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Sports Then and Now



Avoid Sports Withdrawals: Vintage College Basketball Games to Watch on YouTube 2

Posted on March 14, 2020 by Dean Hybl

With March Madness cancelled, the entire sports world on pause and many public gatherings and places across the country and globe closed due to the COVID-19 virus, there are only so many shows on Hulu, Netflix, Disney+ and other streaming channels that we can watch before sports withdrawals are surely to kick in.

Fortunately, YouTube is home to a plethora of vintage sporting events that can help pass the time before live sports return.

In part 1 of a multi-part series, Sports Then and Now has selected 10 vintage conference tournament games that include some of the all-time moments and players in college basketball history. For each one we have included the records, rankings, coaches and notable players at the time of the game, but are not spoiling the game with a summary in case you don’t remember the outcome and want to enjoy the moment without spoilers.

Ray Allen led Connecticut against Georgetown and Allen Iverson in the 1996 Big East Tournament Finals.

The fun part about watching vintage games is that it includes the original announcers, as well as showcasing some players who went on to greatness often before they had become household names, or as they were building their reputation. Players like Patrick Ewing, Ray Allen, Allen Iverson, Ralph Sampson, Tim Duncan, Jerry Stackhouse and many more are included in our selections.

There are certainly other great games to watch on YouTube, but we have chosen these partly because the entire game is available and the game epitomized the excitement of March Madness.

Enjoy!

1983 ACC Tournament Championship Game – Virginia vs. North Carolina State

Records Entering Game: Virginia 27-3; North Carolina State: 19-10

National Ranking: Virginia #2; North Carolina State unranked

Coaches: UVA: Terry Holland; North Carolina State: Jim Valvano

Notable Players: UVA – Ralph Sampson, Othell Wilson, Ricky Stokes, Rick Carlisle; NC State – Thurl Bailey, Sidney Lowe, Lorenzo Charles, Dereck Whittenburg, Terry Gannon

Read the rest of this entry →

Allen Iverson Crashes the NBA’s All-Star Party 4

Posted on January 24, 2010 by Dean Hybl

Allen Iverson has been selected to the NBA All-Star team for the 11th straight season.

Allen Iverson has been selected to the NBA All-Star team for the 11th straight season.

At first glance, it doesn’t seem unusual to have Allen Iverson listed as a starter for the NBA All-Star Game. After all, Iverson has now been selected to 11 straight All-Star Games and has twice been named the game MVP.

However, what has made his selection to start the 2010 game somewhat controversial is that he is no longer playing at an All-Star level.

Iverson began the 2009-2010 season with the Memphis Grizzlies, but after three games was released and is now back with his original team, the Philadelphia 76ers. Though Iverson sports a 26.8 career scoring average, he is averaging only 14.3 points per contest this season and has only played in 21 games.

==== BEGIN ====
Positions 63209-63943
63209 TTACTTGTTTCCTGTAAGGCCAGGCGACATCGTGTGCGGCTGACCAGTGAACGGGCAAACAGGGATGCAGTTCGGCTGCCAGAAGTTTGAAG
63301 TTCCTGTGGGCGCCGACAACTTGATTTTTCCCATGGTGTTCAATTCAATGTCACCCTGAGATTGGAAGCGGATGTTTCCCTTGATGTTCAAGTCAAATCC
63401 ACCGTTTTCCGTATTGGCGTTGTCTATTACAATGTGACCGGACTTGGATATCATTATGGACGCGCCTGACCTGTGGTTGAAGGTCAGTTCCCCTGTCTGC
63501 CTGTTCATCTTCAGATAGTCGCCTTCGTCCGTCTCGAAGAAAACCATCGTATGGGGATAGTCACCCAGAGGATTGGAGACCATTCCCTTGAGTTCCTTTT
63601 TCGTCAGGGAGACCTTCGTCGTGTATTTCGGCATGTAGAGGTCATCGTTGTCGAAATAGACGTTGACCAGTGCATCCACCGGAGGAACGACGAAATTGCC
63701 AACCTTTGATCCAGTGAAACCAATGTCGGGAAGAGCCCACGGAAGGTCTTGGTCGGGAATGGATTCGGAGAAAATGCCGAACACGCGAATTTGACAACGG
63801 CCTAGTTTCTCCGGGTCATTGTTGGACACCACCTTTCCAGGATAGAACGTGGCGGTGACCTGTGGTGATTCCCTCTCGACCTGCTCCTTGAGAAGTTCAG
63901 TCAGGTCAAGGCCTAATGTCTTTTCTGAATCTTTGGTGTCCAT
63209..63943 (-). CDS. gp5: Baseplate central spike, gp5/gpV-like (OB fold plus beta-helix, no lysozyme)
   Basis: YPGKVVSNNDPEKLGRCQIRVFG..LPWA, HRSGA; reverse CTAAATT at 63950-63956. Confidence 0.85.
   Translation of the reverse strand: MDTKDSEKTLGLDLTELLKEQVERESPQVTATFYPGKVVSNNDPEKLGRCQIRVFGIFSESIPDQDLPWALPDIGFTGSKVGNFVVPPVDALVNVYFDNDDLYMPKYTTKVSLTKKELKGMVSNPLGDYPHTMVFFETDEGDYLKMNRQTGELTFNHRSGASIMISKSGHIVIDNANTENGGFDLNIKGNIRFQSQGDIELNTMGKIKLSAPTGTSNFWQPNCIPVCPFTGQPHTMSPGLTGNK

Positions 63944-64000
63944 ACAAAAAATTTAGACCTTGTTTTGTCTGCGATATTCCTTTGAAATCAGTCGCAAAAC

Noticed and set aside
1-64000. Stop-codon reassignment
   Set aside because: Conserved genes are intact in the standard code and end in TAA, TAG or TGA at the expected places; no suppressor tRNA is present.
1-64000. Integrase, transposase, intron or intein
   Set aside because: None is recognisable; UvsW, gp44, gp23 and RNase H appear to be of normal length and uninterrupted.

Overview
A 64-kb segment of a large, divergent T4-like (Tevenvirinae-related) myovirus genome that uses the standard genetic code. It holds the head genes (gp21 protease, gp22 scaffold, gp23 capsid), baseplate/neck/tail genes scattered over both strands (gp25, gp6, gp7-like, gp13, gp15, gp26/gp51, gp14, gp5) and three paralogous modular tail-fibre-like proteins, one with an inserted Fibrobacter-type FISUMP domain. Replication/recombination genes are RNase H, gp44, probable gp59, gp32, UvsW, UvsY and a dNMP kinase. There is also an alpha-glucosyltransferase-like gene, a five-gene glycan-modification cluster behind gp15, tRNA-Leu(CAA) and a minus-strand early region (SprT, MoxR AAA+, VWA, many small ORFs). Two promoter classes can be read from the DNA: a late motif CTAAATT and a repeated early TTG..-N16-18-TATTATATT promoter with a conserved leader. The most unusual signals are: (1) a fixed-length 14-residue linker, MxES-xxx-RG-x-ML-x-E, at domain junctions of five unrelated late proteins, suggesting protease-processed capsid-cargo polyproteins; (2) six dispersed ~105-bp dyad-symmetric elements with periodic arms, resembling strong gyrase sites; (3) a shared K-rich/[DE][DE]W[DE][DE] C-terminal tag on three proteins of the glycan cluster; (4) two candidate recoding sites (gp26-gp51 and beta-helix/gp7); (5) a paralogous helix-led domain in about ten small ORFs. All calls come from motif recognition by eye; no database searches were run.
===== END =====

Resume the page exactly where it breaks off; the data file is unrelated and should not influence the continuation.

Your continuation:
Even with his pedestrian performance, Iverson remained on the minds of NBA fans and was selected as a starter for the Eastern Conference.

As could be expected, the selection of a player clearly no longer among the best in the league has sparked a new round of controversy about the legitimacy of fan participation in selecting starters for league All-Star Games.

I have no intention of making a case for the inclusion of Iverson in the All-Star lineup based on his statistics this season, but I will spend all day if necessary defending the rights of the fans to have a say in which players appear in All-Star exhibition games for any professional sport.

For those who have forgotten, the original purpose of All-Star Games was to provide fans with a chance to see the best stars of the game, not necessarily to reward success in that specific season. While recognizing current greatness has become an integral part of the All-Star process, there should always be a place in these exhibitions for long-time fan favorites. Read the rest of this entry →

  • Vintage Athlete of the Month

    • Rocky Colavito: Super Slugger
      March 30, 2020 | 7:24 pm
      Rocky Colavito

      The Sports Then and Now Vintage Athlete of the Month was just the fifth player in Major League Baseball history to have 11 straight seasons with 20 or more home runs, yet could not sustain that greatness long enough to earn a spot in the Baseball Hall of Fame.

      In some sense, the legend of Rocco “Rocky” Colavito Jr. began long before he ever started pounding home runs at the major league level.

      Born and raised as a New York Yankees fan in The Bronx, Colavito was playing semipro baseball before he was a teenager and dropped out of high school at 16 after his sophomore year to pursue a professional career. The major league rule at the time said a player could not sign with a pro team until his high school class graduated, but after sitting out for one year, Colavito was allowed to sign at age 17.

      Read more »

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